Older workers could be an asset in hard times: Panel

From left: Dr Helen Ko, executive director of training consultancy Beyond Age; Ms Lee Su Shyan, The Straits Times' business editor; Mr Alexander Melchers, Tafep board member and SNEF vice-president; Mr Jason Ho, OCBC Bank's head of group human resour
From left: Dr Helen Ko, executive director of training consultancy Beyond Age; Ms Lee Su Shyan, The Straits Times' business editor; Mr Alexander Melchers, Tafep board member and SNEF vice-president; Mr Jason Ho, OCBC Bank's head of group human resources; Ms Chang Li Er, office manager at digital marketing firm Design Prodigy; Mr James Tan, NTUC U Live director; Mr Zahidi Abdul Rahman, president of the Singapore Malay Chamber of Commerce and Industry; and Mr Toh Yong Chuan, The Straits Times' manpower correspondent, at the roundtable discussion yesterday.ST PHOTO: LIM SIN THAI

They have both experience and resilience, and they know how to tackle crises

More retrenchments could be looming as the economy slows, but older workers may have an edge.

Having ridden out past crises, they have both experience and resilience and should not be shown the door simply because of their age, said panellists at a roundtable discussion yesterday.

"You'd have assumed that older workers are at risk in a downturn but you could go back to the employer and say, 'hey, you know, I'm more valuable to you now because I've lived through the past three downturns and I can bring something valuable to the table'," said The Straits Times' manpower correspondent, Mr Toh Yong Chuan.

OCBC Bank's head of group human resources, Mr Jason Ho, agreed: "The older worker is the one with the experience in terms of actually working through crises and knowing how to deal with crises. This kind of experience is valuable and you cannot replace it overnight."

They were among seven experts who spoke at a session on creating an age-inclusive workplace culture, which was organised by the Tripartite Alliance for Fair and Progressive Employment Practices (Tafep) and The Straits Times and moderated by Straits Times business editor Lee Su Shyan.

Mr Alexander Melchers, Tafep board member and vice-president of the Singapore National Employers Federation (SNEF), said the Republic has made significant progress in terms of employing older workers. The employment rate for residents aged 55 to 64 has gone up from 57 per cent in 2006 to 67 per cent today. Some four in 10 residents aged between 65 and 69 were still working last year, he said.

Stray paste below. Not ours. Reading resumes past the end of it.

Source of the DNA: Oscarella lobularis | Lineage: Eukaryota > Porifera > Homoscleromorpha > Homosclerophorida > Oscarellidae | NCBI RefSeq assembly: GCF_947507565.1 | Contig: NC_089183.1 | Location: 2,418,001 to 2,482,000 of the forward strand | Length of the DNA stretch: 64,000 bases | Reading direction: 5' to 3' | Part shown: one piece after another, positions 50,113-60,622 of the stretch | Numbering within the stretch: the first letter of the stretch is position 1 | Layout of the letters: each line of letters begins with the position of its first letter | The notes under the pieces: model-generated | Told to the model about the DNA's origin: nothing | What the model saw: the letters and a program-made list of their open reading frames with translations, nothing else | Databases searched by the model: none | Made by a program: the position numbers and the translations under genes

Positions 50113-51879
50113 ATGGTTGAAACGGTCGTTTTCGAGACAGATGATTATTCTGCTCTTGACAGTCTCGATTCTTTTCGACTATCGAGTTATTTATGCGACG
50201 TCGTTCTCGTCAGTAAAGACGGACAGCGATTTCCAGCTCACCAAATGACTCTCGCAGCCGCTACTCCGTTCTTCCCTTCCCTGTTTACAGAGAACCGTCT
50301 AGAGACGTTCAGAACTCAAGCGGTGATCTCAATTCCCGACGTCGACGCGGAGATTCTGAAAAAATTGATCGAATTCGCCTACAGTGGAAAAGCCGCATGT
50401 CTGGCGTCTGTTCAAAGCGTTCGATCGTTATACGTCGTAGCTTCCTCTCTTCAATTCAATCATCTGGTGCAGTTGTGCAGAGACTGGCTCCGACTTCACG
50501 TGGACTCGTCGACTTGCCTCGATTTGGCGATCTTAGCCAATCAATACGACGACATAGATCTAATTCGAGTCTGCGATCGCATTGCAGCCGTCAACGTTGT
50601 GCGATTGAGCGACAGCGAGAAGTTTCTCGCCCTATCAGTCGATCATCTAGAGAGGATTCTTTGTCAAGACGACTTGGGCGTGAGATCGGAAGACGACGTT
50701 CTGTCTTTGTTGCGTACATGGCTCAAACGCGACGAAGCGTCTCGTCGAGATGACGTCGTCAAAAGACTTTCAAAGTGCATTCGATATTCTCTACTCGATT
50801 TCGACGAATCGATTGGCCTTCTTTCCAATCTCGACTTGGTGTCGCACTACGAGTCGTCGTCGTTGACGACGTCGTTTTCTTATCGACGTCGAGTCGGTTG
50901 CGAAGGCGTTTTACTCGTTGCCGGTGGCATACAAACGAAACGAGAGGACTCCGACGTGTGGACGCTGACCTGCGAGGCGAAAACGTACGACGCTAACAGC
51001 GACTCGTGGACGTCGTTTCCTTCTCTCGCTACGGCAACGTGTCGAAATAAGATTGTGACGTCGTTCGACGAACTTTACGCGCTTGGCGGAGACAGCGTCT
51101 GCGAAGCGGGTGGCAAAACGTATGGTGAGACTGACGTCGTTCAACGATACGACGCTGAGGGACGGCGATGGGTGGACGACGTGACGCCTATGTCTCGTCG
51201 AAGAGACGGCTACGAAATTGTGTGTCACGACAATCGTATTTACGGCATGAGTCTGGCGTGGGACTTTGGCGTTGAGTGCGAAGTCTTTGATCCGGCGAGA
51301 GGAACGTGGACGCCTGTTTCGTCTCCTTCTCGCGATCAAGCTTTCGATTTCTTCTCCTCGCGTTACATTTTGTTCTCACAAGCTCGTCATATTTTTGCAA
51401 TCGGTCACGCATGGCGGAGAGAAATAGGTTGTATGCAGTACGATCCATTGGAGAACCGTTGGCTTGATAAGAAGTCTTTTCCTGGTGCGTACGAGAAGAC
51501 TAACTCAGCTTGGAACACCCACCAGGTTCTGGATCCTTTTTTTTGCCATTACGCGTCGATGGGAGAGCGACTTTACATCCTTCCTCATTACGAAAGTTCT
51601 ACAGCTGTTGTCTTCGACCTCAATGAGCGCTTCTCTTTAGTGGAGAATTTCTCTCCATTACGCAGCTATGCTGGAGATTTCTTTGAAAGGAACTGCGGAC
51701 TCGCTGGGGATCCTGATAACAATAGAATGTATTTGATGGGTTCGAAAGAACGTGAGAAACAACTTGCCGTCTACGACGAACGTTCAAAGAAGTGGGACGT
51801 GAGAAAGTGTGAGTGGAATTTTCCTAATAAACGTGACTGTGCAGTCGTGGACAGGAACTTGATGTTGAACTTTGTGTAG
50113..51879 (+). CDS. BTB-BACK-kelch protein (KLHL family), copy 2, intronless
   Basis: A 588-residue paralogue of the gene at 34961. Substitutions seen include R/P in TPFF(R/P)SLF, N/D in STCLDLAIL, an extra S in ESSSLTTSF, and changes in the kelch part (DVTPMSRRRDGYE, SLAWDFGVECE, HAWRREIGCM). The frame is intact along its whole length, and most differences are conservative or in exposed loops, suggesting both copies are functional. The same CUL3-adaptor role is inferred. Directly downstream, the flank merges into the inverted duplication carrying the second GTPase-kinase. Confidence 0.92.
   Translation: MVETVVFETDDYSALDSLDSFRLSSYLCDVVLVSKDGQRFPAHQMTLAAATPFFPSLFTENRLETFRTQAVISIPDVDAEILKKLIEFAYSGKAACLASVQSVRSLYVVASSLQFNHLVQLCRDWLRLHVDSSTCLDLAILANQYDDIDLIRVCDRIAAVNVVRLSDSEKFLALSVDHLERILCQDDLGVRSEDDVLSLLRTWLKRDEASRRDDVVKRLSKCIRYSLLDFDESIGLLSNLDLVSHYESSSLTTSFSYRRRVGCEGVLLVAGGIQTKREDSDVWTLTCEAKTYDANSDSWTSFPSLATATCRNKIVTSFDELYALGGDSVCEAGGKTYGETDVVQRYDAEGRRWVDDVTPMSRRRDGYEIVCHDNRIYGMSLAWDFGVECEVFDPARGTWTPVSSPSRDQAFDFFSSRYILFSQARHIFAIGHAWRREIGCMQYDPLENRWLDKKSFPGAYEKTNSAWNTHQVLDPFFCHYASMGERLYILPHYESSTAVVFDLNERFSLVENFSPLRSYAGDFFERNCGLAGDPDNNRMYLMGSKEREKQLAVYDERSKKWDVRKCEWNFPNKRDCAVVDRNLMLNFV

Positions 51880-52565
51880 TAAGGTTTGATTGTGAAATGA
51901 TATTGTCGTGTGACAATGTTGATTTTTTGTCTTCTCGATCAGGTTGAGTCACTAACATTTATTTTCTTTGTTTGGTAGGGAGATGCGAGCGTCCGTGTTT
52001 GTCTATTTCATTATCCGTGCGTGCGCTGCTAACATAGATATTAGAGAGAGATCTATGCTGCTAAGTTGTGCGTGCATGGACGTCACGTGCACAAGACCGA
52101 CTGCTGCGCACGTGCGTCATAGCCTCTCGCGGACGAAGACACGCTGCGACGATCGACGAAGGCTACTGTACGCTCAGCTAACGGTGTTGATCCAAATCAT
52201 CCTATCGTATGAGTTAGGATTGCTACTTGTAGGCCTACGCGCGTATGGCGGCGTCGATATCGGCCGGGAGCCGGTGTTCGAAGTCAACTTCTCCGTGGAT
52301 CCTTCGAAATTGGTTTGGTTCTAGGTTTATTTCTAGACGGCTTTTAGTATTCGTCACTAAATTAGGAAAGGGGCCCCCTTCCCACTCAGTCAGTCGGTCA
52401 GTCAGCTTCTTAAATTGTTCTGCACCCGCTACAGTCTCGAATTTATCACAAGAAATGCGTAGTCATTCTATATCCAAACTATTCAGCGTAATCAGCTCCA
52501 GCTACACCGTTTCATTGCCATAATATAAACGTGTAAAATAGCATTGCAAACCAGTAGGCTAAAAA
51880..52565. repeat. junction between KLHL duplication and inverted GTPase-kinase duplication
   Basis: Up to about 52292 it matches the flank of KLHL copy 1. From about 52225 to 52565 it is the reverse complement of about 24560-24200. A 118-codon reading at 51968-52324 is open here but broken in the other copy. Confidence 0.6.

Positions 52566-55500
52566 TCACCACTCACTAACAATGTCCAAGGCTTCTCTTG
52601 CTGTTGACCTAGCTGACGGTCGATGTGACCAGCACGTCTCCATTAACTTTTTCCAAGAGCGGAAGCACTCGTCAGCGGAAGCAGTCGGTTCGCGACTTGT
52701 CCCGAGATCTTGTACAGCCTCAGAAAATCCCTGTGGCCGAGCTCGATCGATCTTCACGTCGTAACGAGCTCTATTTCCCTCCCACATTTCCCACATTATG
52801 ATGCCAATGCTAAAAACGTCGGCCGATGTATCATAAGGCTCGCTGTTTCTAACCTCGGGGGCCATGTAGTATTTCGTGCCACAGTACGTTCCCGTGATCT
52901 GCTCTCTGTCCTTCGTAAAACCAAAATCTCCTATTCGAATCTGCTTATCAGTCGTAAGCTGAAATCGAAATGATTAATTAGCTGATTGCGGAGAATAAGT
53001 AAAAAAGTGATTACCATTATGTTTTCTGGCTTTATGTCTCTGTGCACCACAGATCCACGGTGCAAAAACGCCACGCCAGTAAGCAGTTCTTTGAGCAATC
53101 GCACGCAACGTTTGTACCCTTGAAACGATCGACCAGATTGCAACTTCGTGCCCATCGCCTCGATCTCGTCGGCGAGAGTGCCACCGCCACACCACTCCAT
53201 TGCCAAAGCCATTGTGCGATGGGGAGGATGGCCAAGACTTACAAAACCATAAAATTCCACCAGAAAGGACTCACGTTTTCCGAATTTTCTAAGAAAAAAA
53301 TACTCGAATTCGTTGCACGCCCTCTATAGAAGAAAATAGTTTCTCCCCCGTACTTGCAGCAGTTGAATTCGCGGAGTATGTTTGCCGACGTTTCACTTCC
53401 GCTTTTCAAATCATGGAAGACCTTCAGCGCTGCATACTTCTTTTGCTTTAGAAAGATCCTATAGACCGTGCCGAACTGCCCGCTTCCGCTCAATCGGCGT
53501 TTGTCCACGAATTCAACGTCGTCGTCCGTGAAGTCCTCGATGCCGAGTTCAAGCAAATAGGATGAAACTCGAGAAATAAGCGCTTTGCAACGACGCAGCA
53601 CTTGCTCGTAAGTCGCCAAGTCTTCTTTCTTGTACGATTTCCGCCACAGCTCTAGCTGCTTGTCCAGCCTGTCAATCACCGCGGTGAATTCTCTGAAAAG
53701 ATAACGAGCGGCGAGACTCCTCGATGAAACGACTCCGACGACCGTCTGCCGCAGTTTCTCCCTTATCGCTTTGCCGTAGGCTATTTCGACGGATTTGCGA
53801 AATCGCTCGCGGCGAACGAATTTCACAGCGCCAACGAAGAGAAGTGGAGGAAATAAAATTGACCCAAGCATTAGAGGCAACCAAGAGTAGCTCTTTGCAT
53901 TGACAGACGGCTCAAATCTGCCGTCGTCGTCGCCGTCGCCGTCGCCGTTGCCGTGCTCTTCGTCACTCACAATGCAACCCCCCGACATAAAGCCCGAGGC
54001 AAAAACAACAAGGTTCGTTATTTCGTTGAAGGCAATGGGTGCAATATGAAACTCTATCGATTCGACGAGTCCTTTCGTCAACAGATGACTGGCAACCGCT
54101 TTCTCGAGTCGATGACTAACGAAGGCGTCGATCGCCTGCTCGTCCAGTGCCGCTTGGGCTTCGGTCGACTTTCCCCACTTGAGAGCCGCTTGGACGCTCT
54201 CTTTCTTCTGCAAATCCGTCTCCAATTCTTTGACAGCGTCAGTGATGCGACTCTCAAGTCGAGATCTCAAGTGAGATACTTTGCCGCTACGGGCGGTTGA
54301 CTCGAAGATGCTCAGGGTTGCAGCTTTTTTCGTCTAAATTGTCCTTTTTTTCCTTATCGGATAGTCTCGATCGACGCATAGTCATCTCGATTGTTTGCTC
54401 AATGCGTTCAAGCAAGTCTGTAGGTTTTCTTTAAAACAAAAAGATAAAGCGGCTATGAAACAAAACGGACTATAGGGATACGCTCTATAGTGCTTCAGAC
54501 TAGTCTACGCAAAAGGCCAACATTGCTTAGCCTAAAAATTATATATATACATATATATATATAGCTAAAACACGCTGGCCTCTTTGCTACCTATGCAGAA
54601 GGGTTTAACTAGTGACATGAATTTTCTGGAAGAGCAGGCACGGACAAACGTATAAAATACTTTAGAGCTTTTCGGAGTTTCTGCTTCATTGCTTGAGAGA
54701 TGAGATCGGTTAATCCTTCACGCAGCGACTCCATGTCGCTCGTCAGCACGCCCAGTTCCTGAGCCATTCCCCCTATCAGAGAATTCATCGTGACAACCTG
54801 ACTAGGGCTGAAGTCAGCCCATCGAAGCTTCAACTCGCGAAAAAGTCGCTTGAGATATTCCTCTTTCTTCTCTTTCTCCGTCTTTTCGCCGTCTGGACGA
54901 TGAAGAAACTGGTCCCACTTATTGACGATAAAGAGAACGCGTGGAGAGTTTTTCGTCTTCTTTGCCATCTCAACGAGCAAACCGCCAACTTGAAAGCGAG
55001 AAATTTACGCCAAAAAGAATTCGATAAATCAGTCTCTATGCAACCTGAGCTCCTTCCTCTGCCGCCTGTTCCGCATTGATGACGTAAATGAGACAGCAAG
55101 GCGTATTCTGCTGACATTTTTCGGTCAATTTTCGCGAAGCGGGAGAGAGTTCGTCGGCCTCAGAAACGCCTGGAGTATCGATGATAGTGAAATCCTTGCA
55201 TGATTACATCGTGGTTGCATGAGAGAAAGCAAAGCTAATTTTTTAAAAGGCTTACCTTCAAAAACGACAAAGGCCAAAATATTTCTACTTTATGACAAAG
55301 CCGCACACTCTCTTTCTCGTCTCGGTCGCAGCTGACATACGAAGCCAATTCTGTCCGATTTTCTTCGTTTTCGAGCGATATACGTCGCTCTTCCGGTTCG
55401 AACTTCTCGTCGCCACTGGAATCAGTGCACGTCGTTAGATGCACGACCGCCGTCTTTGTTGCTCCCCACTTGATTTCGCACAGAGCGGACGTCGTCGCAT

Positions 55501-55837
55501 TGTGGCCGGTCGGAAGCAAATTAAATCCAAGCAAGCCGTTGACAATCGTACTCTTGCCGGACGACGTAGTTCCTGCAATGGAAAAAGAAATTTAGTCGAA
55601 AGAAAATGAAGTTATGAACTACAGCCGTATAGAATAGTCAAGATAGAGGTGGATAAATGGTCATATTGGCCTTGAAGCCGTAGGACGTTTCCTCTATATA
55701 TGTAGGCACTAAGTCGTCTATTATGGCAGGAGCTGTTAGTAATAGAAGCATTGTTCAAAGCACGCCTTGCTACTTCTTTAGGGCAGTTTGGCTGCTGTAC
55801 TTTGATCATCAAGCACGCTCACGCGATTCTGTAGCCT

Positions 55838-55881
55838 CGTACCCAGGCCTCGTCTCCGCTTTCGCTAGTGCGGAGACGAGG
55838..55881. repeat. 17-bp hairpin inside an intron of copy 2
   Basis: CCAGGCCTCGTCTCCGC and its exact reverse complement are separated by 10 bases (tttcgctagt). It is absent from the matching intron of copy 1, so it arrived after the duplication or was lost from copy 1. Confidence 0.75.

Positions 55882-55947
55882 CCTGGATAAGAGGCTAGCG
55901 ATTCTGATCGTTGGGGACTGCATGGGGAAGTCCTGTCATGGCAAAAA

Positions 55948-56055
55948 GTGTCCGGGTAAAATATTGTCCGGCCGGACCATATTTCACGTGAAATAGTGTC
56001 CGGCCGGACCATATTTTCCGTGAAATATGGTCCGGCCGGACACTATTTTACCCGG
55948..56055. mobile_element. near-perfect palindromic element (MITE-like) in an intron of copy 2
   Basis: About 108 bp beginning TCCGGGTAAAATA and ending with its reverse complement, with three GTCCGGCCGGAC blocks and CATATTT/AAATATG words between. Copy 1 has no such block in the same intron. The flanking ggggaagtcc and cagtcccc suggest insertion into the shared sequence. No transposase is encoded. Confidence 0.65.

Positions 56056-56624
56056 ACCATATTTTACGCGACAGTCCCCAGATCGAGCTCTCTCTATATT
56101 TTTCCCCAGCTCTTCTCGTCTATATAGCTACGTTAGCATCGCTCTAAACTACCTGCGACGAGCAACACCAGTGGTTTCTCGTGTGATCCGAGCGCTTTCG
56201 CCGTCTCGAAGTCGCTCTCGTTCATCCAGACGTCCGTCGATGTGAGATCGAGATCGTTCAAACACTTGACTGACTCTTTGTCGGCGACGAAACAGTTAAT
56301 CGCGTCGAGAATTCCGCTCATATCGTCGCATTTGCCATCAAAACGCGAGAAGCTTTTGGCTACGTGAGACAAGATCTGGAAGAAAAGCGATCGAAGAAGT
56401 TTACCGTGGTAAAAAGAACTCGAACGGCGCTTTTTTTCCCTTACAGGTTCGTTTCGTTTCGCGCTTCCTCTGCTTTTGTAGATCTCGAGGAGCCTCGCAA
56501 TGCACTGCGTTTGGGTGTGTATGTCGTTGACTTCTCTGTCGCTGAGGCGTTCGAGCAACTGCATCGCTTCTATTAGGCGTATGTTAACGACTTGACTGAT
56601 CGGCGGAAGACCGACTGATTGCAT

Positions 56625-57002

More can be done to continue to change the mindsets of employers, he added.

"We would like to see a significant trickle-down effect from leading companies, like multinationals which already have best HR practices in place," he said.

At OCBC, for example, where about one in three staff is aged 40 and above, a lifelong learning programme called Life Refresh@OCBC was launched this year to support older employees in picking up technology, financial planning, career planning and health and fitness. Students from local universities spent a day coaching staff on how to use social media applications such as Snapchat and e-commerce sites such as Airbnb and RedMart.

While small and medium-sized enterprises (SMEs) may be willing to employ older workers, they may not be aware of how to improve and adopt best practices, said Mr Zahidi Abdul Rahman, president of the Singapore Malay Chamber of Commerce and Industry. Many do not have a human resource department and many bosses also do not have the time to attend human resource training courses.

"I hope big enterprises can give us good samples of good HR practices to follow," he said.

Still, he is aware of many SMEs which have put in the effort to accommodate their long-serving older workers, he added.

Mr Zahidi highlighted food manufacturer Asyura Paste, which planned the work day so that staff can knock off at 4pm. This way, they can make their way home earlier from the Jurong factory.

Such redesign changes are useful, but panellists agreed that fostering an inclusive environment starts with having the right mindset among both employers and employees.

Ms Chang Li Er, office manager at digital marketing firm Design Prodigy, said that while she hopes older workers will be given equal opportunities by firms, they also need to keep themselves up to date.

"The world is rapidly changing, so I have to be prepared to be open and even to embrace learning and picking up new skills," said the 56-year-old.

On the part of employers, bosses hiring older workers should also take into account the valuable soft skills they can bring from their past employment to their new jobs, said Mr James Tan, director of the National Trades Union Congress' U Live department for active older workers.

Dr Helen Ko, executive director of training consultancy Beyond Age, said respect is key.

"The idea of respect is very important to create that acceptance and inclusion in the workplace and not regard older workers as last-resort workers with an expiry date, and really integrating them into the company and even retraining them, developing them and seeing them as equal to any other age group."

A version of this article appeared in the print edition of The Straits Times on October 29, 2016, with the headline 'Older workers could be an asset in hard times: Panel'. Print Edition | Subscribe